Prison Ministry Delivers Hope to Children at Christmas

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What happens to
the children of inmates at Christmastime? There’s something missing for these
little ones, whose parents are noticeably absent from the tree trimming, family
dinners and other holiday festivities.

Indeed, for the
2.7 million American children with an incarcerated parent, family turmoil and
brokenness darken the days of winter and dampen what might otherwise be a time
of joyful celebration. These children also deal with the absence of a father or
mother, suffer the consequences of diminished family income, and cope with the
stigma of incarceration.

What’s more,
studies show that parental incarceration jeopardizes a child’s emotional and
mental health, educational and vocational success and future economic mobility.
Parental incarceration also has been associated with aggressive behavior,
addiction and even homelessness.

For all these
reasons, Crossroad Bible Institute (CBI), an
international nonprofit prison ministry, is calling attention to these kids.
CBI is offering children hope through its Crossroad Kids
program, which presents the promise of the gospel through the newly revised
Manga Messiah course and the guidance of loving instructors.

“Our existing
connection to incarcerated parents provides the perfect avenue for reaching out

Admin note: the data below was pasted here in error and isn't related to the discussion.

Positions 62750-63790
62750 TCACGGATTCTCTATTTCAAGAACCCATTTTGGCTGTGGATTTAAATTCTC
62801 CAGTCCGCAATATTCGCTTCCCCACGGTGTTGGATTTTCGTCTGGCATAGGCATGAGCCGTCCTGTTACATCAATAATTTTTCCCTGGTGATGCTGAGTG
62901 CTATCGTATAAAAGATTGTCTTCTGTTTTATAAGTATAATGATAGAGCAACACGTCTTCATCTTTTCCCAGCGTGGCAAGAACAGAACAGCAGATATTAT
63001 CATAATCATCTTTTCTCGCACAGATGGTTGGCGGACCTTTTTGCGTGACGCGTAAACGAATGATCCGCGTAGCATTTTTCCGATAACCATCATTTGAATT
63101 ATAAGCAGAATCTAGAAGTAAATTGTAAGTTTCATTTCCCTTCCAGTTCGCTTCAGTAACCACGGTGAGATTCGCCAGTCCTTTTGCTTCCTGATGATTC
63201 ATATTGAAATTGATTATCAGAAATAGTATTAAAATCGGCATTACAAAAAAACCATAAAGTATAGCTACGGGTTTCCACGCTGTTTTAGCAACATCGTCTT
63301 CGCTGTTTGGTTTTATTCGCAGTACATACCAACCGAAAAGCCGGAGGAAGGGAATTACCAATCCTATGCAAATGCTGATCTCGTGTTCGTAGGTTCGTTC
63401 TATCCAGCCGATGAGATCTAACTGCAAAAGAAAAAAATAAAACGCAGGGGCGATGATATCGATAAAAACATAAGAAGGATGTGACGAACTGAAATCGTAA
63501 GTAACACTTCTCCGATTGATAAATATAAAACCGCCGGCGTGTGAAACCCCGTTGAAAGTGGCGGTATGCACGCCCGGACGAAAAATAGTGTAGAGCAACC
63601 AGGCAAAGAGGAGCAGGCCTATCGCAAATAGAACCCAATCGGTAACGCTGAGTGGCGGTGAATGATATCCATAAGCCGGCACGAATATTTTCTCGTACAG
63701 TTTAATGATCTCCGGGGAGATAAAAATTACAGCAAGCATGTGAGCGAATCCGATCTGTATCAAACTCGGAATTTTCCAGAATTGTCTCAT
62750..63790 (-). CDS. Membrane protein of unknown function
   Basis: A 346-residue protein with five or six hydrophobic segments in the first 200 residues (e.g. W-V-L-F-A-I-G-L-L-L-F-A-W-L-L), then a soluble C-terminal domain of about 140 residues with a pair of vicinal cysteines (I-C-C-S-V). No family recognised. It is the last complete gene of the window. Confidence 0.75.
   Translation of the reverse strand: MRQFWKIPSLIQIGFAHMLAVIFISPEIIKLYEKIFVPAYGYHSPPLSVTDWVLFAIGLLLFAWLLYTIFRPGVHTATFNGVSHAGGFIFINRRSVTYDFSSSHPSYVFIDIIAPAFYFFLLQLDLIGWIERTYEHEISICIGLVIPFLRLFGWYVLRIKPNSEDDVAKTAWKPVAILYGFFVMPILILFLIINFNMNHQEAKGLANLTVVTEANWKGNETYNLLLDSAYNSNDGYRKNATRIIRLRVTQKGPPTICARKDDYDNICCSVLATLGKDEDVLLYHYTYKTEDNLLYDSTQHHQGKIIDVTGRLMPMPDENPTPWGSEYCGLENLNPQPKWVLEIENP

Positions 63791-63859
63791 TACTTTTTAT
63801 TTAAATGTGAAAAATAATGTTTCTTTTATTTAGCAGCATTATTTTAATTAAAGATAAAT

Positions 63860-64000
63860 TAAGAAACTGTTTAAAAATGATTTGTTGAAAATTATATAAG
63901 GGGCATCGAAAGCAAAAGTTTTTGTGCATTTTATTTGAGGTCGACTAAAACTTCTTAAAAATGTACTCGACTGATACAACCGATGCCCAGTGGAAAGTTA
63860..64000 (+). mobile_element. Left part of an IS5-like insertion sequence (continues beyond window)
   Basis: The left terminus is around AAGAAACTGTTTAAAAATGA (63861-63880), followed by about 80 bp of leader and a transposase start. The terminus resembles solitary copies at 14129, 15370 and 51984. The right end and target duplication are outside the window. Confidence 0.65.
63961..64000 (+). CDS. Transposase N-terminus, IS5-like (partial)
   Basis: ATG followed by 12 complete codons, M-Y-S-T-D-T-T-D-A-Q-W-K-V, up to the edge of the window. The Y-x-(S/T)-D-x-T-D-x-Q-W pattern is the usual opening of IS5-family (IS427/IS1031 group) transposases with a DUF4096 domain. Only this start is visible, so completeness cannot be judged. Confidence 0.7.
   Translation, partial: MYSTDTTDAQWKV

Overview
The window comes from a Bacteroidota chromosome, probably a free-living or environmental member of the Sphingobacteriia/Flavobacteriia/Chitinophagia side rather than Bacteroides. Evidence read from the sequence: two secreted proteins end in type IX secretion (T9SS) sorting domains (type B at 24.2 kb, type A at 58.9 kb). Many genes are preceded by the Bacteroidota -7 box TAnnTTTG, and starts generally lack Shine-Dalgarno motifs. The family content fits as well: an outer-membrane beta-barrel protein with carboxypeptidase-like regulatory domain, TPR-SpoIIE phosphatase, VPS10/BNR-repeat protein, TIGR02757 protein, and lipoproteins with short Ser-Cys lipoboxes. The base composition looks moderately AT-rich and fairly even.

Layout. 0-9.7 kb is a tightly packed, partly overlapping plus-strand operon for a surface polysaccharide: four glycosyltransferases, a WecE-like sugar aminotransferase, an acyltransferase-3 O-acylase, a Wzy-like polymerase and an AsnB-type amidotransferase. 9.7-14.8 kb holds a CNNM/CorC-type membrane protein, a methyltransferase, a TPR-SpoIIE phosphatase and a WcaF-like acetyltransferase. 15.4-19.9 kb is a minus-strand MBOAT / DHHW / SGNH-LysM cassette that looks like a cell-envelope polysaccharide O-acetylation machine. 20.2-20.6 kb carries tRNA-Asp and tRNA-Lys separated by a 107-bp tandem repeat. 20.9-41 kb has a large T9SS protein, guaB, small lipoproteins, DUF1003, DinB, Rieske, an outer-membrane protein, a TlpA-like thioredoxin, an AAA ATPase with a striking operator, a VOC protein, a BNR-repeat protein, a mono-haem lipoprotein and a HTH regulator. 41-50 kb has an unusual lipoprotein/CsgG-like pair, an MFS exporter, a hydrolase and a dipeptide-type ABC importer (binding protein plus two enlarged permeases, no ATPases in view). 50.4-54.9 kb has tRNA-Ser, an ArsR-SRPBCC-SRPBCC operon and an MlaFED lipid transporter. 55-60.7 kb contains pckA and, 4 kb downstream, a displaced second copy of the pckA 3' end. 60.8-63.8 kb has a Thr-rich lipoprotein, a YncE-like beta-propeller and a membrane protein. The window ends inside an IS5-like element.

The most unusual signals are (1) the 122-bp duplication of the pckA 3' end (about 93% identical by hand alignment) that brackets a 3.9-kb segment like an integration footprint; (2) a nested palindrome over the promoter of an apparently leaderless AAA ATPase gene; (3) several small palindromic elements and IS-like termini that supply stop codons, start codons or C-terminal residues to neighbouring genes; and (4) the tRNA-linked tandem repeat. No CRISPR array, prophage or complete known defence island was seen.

to their children as we continue our commitment to extend the truth of God’s
Word and the love of His people to families affected by incarceration,” says CBI President H. David Schuringa.

Most Crossroad
Kids receive enrollment forms from their incarcerated parents, who are CBI
students themselves. Others find their way to the program through Prison Fellowship’s Angel Tree ministry, which provides
CBI enrollment forms to many participating parents and children.

The students
find significant meaning in the studies. One student, Nelson, explains, “I’ve
learned how I should always keep my faith with Jesus to keep out of the devil’s
grip. Thanks a lot for the opportunity to learn about Jesus and how to be a
better person.”

Are you involved in prison or jail
ministry? I would love to hear about your experiences. Share with me in the
comment box below.


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